Sisters of Calcutta “grateful and overjoyed” at upcoming canonization of Mother Teresa
Kolkata (AsiaNews) - The sisters of Mother Teresa hardly ever speak to reporters. But this time they have made an exception following the news that their mother - as they call her - will be canonized. "We are grateful and happy," says Sister Christie, who lives in the Mother House in Calcutta, where the remains of Mother Teresa rest, visited daily by hundreds of people of all religions to pray, ask for her intercession and miracles.
The Archbishop Emeritus of Calcutta, Msgr. Henry D'Souza, who launched her cause of beatification, expressed his joy to AsiaNews: " I am overjoyed, that Mother Teresa’s second miracle has been approved by the Holy Father. Mother Teresa always told me, that she is my mother, and mother continues her maternal protection over me and the entire humanity even now".
The news of the upcoming canonization was reported late last night by the Italian Catholic newspaper "Avvenire", reporting Pope Francis’ approval of a miracle on 9 December 2008 of a Brazilian engineer, now 42-year old, plagued by viral brain infection with abcesses and with triventricular hydrocephalus, healed just as he entered the operating room before undergoing a surgery considered hopeless by doctors.
While the patient was waiting in the operating room, his wife, a priest and some relatives were in the parish church to pray to Mother Teresa.
Mother Teresa (nee Agnes Bojaxhiu) was born in Skopje (Macedonia today) to Albanian parents. As a young woman she immediately felt the call to religious vocation. She became a nun of the Congregation of Loreto and was sent to India. After several years working as a teacher, on September 10, 1946, she came into direct contact with extreme poverty and violence, on her way to a retreat in Darjeeling, and felt "the call within a call" of Jesus asking her to be his instrument to bring his love to the most remote places and "into the gutters" of the poor and the abandoned.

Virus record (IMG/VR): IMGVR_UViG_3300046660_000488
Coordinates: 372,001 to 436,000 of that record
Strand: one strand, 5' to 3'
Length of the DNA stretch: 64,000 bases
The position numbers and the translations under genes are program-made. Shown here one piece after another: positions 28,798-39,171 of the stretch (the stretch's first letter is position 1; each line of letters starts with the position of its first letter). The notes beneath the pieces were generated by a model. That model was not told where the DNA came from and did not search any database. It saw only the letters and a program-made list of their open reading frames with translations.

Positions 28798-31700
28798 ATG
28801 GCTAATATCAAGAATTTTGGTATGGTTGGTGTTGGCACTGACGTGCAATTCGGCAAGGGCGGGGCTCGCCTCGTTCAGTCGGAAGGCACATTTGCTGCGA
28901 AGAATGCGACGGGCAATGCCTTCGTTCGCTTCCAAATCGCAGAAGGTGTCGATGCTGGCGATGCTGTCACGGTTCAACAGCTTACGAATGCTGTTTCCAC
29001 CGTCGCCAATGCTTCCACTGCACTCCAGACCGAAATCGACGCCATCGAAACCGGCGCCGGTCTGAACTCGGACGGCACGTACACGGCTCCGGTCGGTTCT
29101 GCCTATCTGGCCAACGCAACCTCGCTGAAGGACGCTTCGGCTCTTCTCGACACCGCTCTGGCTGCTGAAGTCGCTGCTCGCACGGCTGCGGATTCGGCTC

In 1950 she founded the Congregation of the Missionaries of Charity, who take care of the "poorest of the poor": abandoned children, the handicapped, lepers, the dying, single mothers, people with AIDS, ...
For his charitable work, Mother Teresa has become one of the most famous people in the world and has received the greatest honors in India, in addition to receiving the Nobel Prize for Peace in 1979.
She died on September 4, 1997. A state funeral was held in India, followed by millions of people in Calcutta and hundreds of millions through television broadcasts.
Mother Teresa was beatified by John Paul II on 19 October 2003, exactly five years after her death, with a very fast beatification process. During the ceremony the Polish pope called her "the icon of mission in the twenty-first century".
Her canonization in the Holy Year of Mercy, now makes her an "icon" of the works of mercy, which Pope Francis has asked Christians to practice during this Jubilee.